All This Talk of Dancing —

— reminded me of this particular song from my teenage years:

What amazes me about this song is that it has spawned a number of genuinely awful cover versions, which either bury the tune in overwrought goth metal, or try to make a song about nuclear annihilation sound like a fun time at a rave. Kids these days! No respect, yo.

30 Comments on “All This Talk of Dancing —”

  1. I like how the Ultra Flirt version is cobbled together out of all of these stock dance remix bits and then sent to shamble about the countryside.

    Pity there’s no good ballad cover of it, complete with a truck driver’s gear change on the last chorus.

  2. Thanks for posting this. You’ve managed to boot “The Politics of Dancing” from the loop its been running in my head the past couple days. (Which was only in there to begin with because, well, look what’s been on Whatever this week.)

  3. I’m only marginally younger, and I don’t remember this song either. Probably a good thing, since that video would have given my pre-teen self nightmares.

  4. I’m about the same age, and I remember the song, but I’d never seen the video. I had no idea that it was really about nuclear annihilation, but now that I think about it, in the ’80s how could it have been about anything else?

  5. Ultravox! I still have this album. Bless their hearts, they were touted as the next Beatles. That never works out well.

  6. I dunno, I can’t help watching that video and thinking that these people must be either suicidal or idiots, because a nuclear explosion that doesn’t do any more than blow out a few windows is eminently survivable. They didn’t even *try*! I would have taken the whole video more seriously if the aftermath had shown the house knocked down and set on fire, or its location replaced by a smoking lava-filled crater, you know?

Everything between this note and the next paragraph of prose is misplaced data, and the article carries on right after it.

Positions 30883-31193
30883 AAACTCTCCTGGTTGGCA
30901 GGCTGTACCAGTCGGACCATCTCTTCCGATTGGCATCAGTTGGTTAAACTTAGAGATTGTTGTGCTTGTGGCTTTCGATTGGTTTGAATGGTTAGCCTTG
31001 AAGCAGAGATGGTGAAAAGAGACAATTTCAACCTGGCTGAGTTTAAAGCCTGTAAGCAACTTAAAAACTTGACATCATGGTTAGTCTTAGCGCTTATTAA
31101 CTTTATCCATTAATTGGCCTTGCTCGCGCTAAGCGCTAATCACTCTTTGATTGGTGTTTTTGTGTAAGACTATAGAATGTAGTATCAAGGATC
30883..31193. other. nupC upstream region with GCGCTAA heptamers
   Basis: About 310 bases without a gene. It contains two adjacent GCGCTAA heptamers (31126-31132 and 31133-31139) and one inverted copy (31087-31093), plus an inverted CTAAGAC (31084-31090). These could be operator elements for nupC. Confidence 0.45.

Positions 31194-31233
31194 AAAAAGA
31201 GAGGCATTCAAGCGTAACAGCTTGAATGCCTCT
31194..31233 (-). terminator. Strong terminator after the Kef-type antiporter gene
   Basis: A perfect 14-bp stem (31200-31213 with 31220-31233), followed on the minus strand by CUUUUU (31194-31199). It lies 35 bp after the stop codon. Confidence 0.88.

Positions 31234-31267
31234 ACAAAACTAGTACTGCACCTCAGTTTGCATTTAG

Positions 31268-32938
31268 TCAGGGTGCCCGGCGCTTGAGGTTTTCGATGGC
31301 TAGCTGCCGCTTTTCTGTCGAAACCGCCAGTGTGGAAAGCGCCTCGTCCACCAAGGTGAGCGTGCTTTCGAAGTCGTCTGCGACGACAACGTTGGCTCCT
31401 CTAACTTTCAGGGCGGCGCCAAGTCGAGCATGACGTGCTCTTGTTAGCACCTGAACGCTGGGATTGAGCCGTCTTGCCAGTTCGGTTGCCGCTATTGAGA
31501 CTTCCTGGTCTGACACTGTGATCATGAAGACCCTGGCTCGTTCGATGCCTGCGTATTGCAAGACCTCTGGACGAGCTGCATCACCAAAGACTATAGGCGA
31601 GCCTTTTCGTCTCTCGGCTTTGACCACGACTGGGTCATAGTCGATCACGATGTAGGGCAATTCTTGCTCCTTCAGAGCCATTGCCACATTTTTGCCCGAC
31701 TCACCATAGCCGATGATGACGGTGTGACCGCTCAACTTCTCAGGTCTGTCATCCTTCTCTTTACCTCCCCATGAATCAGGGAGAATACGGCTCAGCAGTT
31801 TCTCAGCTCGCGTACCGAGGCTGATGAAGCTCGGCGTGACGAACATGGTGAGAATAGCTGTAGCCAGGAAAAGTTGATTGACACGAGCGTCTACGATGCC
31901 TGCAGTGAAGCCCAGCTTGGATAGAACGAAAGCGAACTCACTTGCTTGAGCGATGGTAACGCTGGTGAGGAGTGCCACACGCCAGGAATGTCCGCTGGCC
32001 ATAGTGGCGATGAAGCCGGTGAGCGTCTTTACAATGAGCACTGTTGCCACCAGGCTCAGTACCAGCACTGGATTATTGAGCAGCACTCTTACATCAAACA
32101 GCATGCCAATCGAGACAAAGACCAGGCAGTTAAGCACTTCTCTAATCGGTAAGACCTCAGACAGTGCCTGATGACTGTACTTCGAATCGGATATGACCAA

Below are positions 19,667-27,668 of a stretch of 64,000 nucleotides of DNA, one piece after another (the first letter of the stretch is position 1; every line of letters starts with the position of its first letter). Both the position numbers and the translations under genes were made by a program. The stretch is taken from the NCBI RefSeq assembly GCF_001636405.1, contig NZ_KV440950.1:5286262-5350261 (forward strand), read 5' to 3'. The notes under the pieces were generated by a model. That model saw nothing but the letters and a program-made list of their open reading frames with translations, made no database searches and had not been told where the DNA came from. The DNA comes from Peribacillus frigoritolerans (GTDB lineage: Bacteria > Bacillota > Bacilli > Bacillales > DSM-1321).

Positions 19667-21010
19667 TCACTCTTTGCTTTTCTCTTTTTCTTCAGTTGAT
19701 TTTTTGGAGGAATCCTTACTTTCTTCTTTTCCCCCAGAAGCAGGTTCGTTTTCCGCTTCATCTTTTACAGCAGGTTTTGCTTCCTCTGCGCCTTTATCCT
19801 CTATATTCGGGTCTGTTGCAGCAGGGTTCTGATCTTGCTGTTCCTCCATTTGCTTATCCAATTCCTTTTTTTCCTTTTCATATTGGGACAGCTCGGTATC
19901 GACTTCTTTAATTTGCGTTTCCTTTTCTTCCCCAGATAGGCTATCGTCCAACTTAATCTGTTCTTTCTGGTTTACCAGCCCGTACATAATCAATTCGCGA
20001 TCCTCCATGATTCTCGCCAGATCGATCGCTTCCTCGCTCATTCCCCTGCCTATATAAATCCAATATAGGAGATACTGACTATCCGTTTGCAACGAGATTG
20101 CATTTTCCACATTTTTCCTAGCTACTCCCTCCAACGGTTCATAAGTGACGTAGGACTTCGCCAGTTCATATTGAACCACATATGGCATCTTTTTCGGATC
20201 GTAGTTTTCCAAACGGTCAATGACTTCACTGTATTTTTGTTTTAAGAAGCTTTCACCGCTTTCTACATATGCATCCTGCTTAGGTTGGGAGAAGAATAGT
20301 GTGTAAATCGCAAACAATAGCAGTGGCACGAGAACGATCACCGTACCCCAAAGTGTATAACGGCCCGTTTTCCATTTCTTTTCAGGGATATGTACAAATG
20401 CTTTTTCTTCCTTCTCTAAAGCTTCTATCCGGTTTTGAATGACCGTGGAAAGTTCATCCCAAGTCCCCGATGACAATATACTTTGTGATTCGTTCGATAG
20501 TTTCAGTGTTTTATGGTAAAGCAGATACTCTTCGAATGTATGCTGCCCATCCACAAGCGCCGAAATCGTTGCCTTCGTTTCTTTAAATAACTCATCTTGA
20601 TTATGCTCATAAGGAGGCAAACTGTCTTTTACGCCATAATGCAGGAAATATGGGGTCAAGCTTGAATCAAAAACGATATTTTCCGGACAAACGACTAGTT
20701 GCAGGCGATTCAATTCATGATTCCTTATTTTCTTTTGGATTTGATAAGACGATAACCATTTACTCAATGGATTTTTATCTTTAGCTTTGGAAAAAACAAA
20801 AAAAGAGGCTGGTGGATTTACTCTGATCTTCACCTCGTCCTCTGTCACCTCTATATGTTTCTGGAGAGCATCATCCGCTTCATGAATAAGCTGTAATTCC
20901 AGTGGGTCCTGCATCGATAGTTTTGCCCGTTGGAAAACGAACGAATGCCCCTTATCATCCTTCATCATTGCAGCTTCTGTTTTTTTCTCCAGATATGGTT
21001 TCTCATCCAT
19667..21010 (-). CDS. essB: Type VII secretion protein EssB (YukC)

Anyway, I’m with Jim (#6) here, without the video I would have had no idea the song had anything at all to do with nuclear annihilation.

  7. Is that Mitch Ure with hair?

    In the early 80’s Ultravox were on an almost continuous loop on some radio stations, so if you were alive then in the UK you could not have not heard the song.

    Like Jim, I’d never connected he song with Nuclear Annihilation, but he’s right!

    OTOH the song gives me flashbacks to what was a pretty crappy time for me and a lot of people (height of the Thatcherite crackdown) and the music of the time reflected that.

    I’m Not sure how much of the post-punk, new romantic stuff made it over to your side of the pond, but Live Aid was the following year (Ure and Bob Geldorf organised that), so I’d guess a fair amount.

  8. Man, I miss Ultravox. They never got the appreciation they deserved in the US! Vienna is one of the all-time synth-pop classic albums.

  9. Hey John, have you ever heard Midge’s pre-Ultravox band Rich Kids, featuring original Sex Pistols bassist Glen Matlock? Their song “Ghosts Of Princes In Towers” is a forgotten classic.

  10. Martyn Taylor – Northumberland – A writer exploring what lies beyond our peripheral vision. Published by various small presses and now considered to be nearly a Proper Author. Can be found lurking around the frozen North of England, happily herding a small family of recalcitrant adults who may once have been children and a woman who may very well be the fulcrum upon which the universe turns. Available for hire for very reasonable prices.
    martyn

    Midge in Ultravox, mid-career. I remember him in Slick, 5 Glasgow lads in baseball uniforms going nowhere but with great haircuts.

    Ah, Vienna.

    How about some Human League next?